Griner said physicians do not have specific reporting requirements under the program. At the same time, she said physicians will have the right to check the information being supplied by manufacturers and GPOs and challenge inaccuracies prior to publication. Specifically, physicians will have 45 days to access the consolidated reports through an online portal. Disputed information then will undergo a resolution process.

Read the entire article here.

June 24th, 2013

Scope of Practice for Physician Assistants Expanded Under New South Carolina Law

RALEIGH, N.C.—Physician assistants in South Carolina now may prescribe controlled substances, with certain limitations, under a bill (S. 448) signed into law May 21 by Gov. Nikki Haley (R).
The new law, which took effect immediately, also aims to expand other tasks and functions such providers may engage in and streamline their regulation by the state Board of Medical Examiners.

Read the entire article here.

View the new law here.

May 30th, 2013

Charlotte Man Arrested And Charged With Stealing Identities Of Children And Clinicians To Commit Medicaid Fraud

A Charlotte man charged with defrauding Medicaid of at least $450,000 and stealing the identities of children and clinicians to commit the fraud was arrested in Charlotte today, announced Anne M. Tompkins, U.S. Attorney for the Western District of North Carolina.

A federal grand jury returned the criminal indictment against Calvin Cantrell Estrich, 31, of Charlotte on May 23, 2013. The indictment charges Estrich with one count of health care fraud conspiracy, four counts of health care fraud, four counts of false statements in connection with health care matters, eight counts of aggravated identity theft, one count of money laundering and one count of making false statements to investigators. The indictment also includes a forfeiture allegation seeking a money judgment in the amount of at least $462,178.

“Rooting out health care fraud and bringing to justice those looking to scam taxpayer-funded health care programs is a priority for this office,” said U.S. Attorney Tompkins. “We will continue to fight health care fraud through concentrated and sustained efforts and to aggressively safeguard precious taxpayer dollars.”

“Cases like this one send a strong signal that we won’t tolerate health care fraud in North Carolina,” said Attorney General Roy Cooper. “Our investigators and attorneys will continue to work closely with their federal counterparts to stamp out health care fraud and abuse, save taxpayers’ money, and protect patients.”

Read the entire article here.

May 29th, 2013

Orthofix Territory Manager Convicted for Committing Health Care Fraud and Paying Kickbacks

A former Orthofix territory manager, Hunter A. Rigsby, 33, of Knoxville, Tenn, was convicted today for health care fraud and paying kickbacks.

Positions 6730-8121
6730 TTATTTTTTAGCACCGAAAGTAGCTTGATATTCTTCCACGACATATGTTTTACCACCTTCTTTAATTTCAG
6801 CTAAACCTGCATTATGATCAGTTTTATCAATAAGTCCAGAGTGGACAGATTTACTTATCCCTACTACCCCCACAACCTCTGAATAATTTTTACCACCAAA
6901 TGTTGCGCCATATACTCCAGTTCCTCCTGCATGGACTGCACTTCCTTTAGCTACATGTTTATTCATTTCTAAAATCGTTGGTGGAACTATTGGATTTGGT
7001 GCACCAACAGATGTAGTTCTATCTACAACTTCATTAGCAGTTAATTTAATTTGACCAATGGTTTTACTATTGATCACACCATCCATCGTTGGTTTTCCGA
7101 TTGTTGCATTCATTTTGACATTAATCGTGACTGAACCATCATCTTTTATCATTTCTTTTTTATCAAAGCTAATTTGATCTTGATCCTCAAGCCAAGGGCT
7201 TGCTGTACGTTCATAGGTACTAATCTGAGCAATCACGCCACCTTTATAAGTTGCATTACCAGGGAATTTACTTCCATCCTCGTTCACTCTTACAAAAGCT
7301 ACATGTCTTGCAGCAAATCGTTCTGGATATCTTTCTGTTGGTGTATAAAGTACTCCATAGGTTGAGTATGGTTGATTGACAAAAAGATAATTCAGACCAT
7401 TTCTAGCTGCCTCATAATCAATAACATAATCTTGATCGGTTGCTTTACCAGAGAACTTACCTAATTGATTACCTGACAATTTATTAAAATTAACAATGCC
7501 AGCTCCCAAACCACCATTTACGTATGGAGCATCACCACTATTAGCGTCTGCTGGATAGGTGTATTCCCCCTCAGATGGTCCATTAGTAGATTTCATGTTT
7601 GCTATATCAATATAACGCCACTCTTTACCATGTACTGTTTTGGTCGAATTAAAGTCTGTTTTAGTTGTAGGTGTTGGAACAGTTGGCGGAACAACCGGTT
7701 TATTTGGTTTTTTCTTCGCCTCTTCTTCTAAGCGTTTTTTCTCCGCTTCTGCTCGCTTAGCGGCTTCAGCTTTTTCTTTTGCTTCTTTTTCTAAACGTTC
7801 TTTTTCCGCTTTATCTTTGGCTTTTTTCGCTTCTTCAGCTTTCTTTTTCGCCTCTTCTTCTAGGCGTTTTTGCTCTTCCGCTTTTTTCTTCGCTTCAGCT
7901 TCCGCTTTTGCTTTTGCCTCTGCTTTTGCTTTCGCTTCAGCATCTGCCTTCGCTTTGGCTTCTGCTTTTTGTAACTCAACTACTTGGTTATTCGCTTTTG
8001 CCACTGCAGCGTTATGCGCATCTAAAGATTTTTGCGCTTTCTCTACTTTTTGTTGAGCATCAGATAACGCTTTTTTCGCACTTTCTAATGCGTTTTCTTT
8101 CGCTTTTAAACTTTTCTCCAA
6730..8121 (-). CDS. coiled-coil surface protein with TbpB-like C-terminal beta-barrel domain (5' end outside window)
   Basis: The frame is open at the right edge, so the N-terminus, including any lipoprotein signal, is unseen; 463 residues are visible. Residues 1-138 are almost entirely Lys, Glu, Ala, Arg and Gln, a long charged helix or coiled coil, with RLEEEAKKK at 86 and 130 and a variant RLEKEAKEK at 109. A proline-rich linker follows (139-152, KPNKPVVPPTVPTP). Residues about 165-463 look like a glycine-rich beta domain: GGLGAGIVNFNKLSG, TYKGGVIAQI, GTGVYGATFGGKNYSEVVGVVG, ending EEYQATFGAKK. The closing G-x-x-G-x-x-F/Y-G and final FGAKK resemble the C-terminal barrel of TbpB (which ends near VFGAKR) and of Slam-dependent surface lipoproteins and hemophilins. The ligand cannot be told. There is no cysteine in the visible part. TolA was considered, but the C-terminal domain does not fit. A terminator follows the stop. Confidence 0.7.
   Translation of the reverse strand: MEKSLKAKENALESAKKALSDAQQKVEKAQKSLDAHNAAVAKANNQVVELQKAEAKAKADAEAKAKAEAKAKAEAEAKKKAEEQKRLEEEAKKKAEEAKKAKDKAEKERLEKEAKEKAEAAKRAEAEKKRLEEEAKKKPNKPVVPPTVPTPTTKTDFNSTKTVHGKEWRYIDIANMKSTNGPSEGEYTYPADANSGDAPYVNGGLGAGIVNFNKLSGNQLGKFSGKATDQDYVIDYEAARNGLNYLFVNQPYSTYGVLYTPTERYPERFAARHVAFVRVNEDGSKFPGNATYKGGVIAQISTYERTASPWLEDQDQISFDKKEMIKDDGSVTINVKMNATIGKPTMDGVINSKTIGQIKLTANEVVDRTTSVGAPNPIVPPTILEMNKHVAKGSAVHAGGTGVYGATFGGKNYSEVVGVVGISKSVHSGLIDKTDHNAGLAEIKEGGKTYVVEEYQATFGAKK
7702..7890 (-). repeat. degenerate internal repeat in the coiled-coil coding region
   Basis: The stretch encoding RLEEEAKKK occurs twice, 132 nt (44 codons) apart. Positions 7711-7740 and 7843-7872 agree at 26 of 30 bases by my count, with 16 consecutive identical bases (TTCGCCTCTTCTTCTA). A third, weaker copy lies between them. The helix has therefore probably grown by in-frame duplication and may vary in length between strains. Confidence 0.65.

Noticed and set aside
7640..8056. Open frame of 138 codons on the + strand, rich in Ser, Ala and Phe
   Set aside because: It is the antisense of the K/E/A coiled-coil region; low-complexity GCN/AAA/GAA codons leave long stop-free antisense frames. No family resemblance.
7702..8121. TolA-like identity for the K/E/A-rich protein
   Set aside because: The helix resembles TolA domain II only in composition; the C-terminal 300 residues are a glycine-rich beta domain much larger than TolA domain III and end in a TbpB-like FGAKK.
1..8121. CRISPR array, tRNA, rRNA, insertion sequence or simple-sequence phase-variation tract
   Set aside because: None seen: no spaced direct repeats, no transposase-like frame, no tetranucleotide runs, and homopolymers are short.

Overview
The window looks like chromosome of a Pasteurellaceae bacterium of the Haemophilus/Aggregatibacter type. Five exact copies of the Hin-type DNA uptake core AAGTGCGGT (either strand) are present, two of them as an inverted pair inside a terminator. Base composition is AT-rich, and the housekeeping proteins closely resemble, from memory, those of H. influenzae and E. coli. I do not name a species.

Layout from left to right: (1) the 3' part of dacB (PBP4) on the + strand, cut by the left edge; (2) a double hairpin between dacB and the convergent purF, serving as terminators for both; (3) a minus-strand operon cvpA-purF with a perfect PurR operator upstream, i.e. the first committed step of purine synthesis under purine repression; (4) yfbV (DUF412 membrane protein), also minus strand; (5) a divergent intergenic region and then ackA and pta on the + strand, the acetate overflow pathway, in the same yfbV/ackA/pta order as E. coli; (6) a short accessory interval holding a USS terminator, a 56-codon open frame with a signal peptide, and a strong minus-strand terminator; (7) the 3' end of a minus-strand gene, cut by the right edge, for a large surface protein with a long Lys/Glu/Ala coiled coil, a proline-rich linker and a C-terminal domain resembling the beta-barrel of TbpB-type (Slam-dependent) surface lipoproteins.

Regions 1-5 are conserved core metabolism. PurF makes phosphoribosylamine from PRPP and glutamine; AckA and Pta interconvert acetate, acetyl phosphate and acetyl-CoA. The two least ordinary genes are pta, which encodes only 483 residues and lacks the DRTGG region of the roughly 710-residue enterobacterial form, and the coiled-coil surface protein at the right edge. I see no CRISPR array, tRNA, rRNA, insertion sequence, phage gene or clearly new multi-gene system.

Rigsby was a territory manager for Orthofix, Inc., a company that sold bone growth stimulator medical devices. Medicare only pays for “long bone” stimulators when at least 90 days have elapsed without clinically significant healing, and it only covers certain types of injuries. Rigsby was well-aware of these guidelines, but Rigsby’s territory ordered bone growth stimulators that did not satisfy Medicare’s guidelines.

Read the entire article here.

May 20th, 2013

United States Sues Novartis Pharmaceuticals Corp. For Allegedly Paying Multi-Million Dollar Kickbacks To Doctors In Exchange For Prescribing Its Drugs

United States Attorney for the Southern District of New York announced today that the United States has filed a civil false claims lawsuit against NOVARTIS PHARMACEUTICALS CORP. (“NOVARTIS”). The Government’s Complaint seeks damages and civil penalties under the False Claims Act and under the common law for paying kickbacks to doctors to induce them to prescribe NOVARTIS pharmaceutical products that were reimbursed by federal health care programs. This is the second lawsuit to be filed in the Southern District this month against NOVARTIS alleging illegal kickbacks.

Read the entire article here.

April 29th, 2013

OMB Reviewing Advance HHS Rulemaking To Ease Sharing of Mental Health Records

The federal government is a step closer to amending the Health Insurance Portability and Accountability Act Privacy Rule to make it easier for states to share certain mental health records for the purposes of background checks for gun ownership.

In January, OCR Director Leon Rodriguez issued a memo to health care providers telling them they were allowed under the HIPAA Privacy Rule to share mental health records in cases where individuals were considered dangerous to themselves or others.

Read the entire article here.

April 11th, 2013

Physician-Owned Distributorships Present High Risk of Fraud, OIG Alert Says

Physician-owned distributorships (PODs) pose a high risk of fraud and abuse and may lead to delivery of inappropriate and potentially harmful services, according to a Special Fraud Alert from the Department of Health and Human Services Office of Inspector General released March 26.

Read the entire article here.

April 9th, 2013